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Global Consulting Practice

White Paper

Building Resilient Organizations through

Cultural Transformation

About the Author

Shivam Sopori
Shivam Sopori is a Business Consultant within the Global Consulting Practice at
Tata Consultancy Services (TCS), and specializes in Organizational Change and
Transformation initiatives. He has over 10 years' experience in both strategic and
operational aspects of executing large-scale transformations, while working in a
fast-paced, dynamic environment. He completed his Bachelor of Engineering in
Computers from Pune University (Government College of Engineering, Pune) and
MBA in General Management from SP Jain, Mumbai.


Organizations face the dilemma of preserving their core expertise while being nimble
enough to adapt to both external and internal stimuli. External factors may include
aggressive new market entrants, dynamic market forces, demanding customers, and rapid
liberalization of regulatory practices. Internal factors may span process inefficiencies and
employees who seek greater empowerment and decision-making power. Complacency and
living on past glory while clinging to established practices and rituals can stifle innovation
and intrapreneurship within the enterprise.
To thrive, and perhaps even merely survive, an organization needs to transform into an agile
enterprise. It needs engaged employees capable of embracing change.
Some organizations have cultures that are conducive to such transformation, while others
may need to mold their existing cultures to usher in transformative changes. Organizational
culture, when used as a source of energy and inspiration, can act as a powerful lever in
navigating periods of pernicious uncertainty in any transformation lifecycle and help build an
emotional connect across the workforce.
This paper presents a comprehensive framework for creating a culture of transformation in an
organization. It presents a matrix that shows different archetypes of organizational culture
and the transformation styles that may suit each best. Our model for cultural transformation
offers leaders a series of steps they can use as a basis for planning their change journeys.
Common pitfalls that can derail transformation are identified. A case in point looks at the
application of these constructs in the context of an Asian airline.


The Components of Organizational Culture

Why Is Culture Relevant to Transformation Effort?

The Culture Quadrant Typical Styles of Organizational Culture

An Approach and Framework for Cultural Change

Key Challenges and Pitfalls while Undergoing Transformation Programs


Case in Point Passenger Service System Transformation

for a Southeast Asian Airline




The Components of Organizational Culture

Organizational culture is often described by the phrase 'how we do things around here'. It is that ethereal
something which influences virtually every aspect of working life within the organization. It includes how people
communicate, the number of coffee breaks, the number of working hours, who fits in and who doesn't, how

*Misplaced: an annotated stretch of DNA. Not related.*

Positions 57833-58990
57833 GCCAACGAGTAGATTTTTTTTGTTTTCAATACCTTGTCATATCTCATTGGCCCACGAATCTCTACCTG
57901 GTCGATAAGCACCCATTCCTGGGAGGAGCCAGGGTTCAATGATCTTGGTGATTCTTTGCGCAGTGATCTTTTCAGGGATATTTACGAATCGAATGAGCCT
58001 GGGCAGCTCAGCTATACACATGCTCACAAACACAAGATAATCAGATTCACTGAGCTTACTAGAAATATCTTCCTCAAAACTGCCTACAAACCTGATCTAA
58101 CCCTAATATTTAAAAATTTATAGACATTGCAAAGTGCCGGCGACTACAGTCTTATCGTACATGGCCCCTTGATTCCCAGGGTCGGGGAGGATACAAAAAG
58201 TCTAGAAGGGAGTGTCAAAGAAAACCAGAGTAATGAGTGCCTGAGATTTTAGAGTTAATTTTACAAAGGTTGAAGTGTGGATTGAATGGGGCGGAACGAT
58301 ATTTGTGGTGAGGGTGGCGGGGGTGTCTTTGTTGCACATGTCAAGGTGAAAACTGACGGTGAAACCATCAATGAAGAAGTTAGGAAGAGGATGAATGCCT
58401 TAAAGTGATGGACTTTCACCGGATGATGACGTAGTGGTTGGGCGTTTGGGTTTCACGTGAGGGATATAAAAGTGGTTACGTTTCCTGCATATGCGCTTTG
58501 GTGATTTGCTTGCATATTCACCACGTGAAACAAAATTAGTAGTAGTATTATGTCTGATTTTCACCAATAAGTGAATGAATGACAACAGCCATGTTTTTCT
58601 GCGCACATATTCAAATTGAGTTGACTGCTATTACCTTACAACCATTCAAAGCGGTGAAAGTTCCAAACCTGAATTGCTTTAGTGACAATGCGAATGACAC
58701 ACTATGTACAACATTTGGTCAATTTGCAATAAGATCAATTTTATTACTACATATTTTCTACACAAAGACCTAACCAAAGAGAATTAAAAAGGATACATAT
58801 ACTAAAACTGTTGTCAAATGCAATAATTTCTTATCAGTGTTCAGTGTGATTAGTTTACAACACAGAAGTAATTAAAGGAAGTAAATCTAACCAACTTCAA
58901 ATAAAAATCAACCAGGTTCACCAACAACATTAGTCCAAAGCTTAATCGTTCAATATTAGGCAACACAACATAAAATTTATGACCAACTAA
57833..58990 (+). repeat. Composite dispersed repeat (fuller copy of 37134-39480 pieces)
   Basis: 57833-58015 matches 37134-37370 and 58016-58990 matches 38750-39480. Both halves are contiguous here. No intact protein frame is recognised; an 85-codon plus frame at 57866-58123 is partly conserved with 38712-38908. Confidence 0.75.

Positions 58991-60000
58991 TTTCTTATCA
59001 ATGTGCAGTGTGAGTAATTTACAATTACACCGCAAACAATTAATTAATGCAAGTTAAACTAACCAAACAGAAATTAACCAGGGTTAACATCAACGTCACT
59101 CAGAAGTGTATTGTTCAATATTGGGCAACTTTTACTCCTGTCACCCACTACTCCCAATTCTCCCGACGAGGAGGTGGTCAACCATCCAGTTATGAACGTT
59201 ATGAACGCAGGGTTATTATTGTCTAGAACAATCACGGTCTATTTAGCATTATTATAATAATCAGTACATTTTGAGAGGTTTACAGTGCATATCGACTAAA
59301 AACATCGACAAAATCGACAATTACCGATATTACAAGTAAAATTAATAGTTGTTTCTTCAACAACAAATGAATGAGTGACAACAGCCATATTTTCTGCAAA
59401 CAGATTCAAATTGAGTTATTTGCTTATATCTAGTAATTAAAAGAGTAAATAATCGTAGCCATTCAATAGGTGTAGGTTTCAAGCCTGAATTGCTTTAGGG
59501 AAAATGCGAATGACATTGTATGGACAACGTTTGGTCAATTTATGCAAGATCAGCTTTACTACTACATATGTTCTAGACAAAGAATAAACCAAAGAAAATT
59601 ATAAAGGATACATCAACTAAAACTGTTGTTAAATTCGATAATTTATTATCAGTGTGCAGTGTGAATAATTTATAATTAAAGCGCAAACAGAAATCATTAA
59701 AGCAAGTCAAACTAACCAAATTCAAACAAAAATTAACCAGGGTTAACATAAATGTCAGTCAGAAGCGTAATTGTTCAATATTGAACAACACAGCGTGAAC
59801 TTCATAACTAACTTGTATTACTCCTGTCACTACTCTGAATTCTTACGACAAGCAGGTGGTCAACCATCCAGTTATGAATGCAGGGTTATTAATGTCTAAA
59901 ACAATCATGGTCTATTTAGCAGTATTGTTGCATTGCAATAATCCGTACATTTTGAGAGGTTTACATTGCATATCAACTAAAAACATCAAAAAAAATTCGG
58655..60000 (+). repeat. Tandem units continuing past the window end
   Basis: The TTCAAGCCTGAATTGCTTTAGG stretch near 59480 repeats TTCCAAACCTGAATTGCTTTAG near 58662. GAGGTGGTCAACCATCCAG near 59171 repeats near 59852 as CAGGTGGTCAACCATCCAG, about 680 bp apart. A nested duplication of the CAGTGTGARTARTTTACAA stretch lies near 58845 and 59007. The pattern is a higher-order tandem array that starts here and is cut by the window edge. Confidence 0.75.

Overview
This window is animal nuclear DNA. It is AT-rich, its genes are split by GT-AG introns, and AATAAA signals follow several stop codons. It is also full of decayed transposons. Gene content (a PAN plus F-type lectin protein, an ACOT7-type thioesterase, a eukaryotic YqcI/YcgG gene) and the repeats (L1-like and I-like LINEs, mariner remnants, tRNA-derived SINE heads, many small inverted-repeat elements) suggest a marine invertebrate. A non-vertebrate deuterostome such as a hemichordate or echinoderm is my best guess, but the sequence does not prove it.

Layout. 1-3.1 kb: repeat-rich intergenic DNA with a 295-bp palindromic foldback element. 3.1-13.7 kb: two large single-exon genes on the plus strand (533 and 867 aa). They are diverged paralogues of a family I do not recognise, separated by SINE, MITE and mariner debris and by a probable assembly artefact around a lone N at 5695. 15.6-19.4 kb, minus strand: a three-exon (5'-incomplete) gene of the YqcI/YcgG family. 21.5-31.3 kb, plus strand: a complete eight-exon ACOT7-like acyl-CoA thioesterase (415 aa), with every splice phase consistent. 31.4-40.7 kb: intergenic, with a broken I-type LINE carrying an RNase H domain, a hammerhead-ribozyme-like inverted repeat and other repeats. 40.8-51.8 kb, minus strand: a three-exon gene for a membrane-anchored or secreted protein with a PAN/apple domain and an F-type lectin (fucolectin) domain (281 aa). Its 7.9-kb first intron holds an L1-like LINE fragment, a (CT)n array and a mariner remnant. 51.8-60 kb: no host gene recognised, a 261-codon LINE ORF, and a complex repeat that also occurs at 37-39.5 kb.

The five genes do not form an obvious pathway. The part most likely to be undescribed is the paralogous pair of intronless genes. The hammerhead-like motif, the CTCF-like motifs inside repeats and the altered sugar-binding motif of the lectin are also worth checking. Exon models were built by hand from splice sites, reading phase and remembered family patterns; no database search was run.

products and services are delivered, and the critical success factors for projects. It determines the psychological
perception of the work environment. Thus, culture in the enterprise also represents the underlying values,
principles, and behaviors that have passed the test of time, are understood to be critical for future success, and
hence need to be preserved and passed on to new members.





Leadership style

Work environment

Customer centricity

Implicit assumptions

Shared values

Core beliefs

Figure 1: Components of Organizational Culture

Organizational culture is intertwined with the business strategy and management practices and has a significant
impact on the workforce. Figure 1 depicts its components which can be broadly classified as overt or 'visible', such
as individual or group norms, work environment, and customer centricity in processes; and covert or 'invisible', such
as implicit assumptions, shared values, and core beliefs that prevail under the radar. For instance, 'doing business
ethically', 'ensuring customer delight', and 'adhering to company policies' are not clearly visible but form an
important part of an organization's culture.

Why Is Culture Relevant to Transformation Effort?

It's a well-known fact that more than half of transformation programs across all organizations either fail to
accomplish their objectives or fizzle out after some initial gains.
In a bid to understand more about what happens with transformation programs, the Katzenbach Center at Booz &
Company surveyed more than 2,200 executives, managers, and employees. Some of the results from this survey
point to a clear correlation between the company's culture and the success of the transformation program: Eightysix percent of C-suite executives and 84 percent of all managers and employees say culture is critical to their
organizations' success, and 60 percent see it as a bigger success factor than either their strategy or their operating
model. However more than 50 percent think their organization's culture needs a major overhaul. Some of the
results from the survey are depicted in Figure 2.


...agree that their organization's culture is

critical to business success


...say culture change should take less

than one year


...say culture is more important than

strategy or operation model


... think, other than communications and

leadership alignment, they do not have the
capabilities to effectively deliver change


...do not feel their culture is being

effectively managed


... barrier respondents said prevents

sustainable change as there are too many
competing priorities, creating change fatigue


...do not feel culture is an important part

of the leadership team's agenda


... reason respondents resist change is they